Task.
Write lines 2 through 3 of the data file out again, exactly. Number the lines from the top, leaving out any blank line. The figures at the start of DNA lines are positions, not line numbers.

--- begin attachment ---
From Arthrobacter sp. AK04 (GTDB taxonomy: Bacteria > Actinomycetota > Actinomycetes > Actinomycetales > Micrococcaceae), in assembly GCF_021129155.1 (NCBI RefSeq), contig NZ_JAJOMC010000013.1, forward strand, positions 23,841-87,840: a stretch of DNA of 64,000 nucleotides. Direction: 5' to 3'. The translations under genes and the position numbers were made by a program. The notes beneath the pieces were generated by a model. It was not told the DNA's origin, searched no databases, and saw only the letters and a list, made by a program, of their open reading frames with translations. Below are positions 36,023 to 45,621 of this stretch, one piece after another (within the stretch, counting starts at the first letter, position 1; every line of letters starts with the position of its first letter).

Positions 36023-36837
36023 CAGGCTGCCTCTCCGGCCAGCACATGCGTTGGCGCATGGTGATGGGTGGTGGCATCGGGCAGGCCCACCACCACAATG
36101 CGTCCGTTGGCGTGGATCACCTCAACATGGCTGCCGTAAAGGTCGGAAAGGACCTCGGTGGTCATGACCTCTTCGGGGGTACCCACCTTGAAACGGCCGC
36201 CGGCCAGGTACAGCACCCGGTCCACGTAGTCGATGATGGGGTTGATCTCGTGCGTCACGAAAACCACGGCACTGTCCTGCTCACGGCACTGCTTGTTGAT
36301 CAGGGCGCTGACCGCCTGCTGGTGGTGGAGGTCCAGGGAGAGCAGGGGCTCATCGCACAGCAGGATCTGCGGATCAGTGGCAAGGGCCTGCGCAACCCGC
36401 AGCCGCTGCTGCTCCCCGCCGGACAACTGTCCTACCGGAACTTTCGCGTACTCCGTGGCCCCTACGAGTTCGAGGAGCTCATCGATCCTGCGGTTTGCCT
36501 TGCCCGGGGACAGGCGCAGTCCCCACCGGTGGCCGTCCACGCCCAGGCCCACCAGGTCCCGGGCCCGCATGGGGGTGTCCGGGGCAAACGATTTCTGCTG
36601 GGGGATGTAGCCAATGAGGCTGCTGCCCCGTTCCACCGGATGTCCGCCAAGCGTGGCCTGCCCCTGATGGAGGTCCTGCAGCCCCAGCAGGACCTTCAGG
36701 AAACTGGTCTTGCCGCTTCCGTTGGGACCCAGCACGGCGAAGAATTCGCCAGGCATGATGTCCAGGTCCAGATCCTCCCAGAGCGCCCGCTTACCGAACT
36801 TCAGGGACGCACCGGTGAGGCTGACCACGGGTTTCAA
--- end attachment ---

Positions 36023-36837
36023 CAGGCTGCCTCTCCGGCCAGCACATGCGTTGGCGCATGGTGATGGGTGGTGGCATCGGGCAGGCCCACCACCACAATG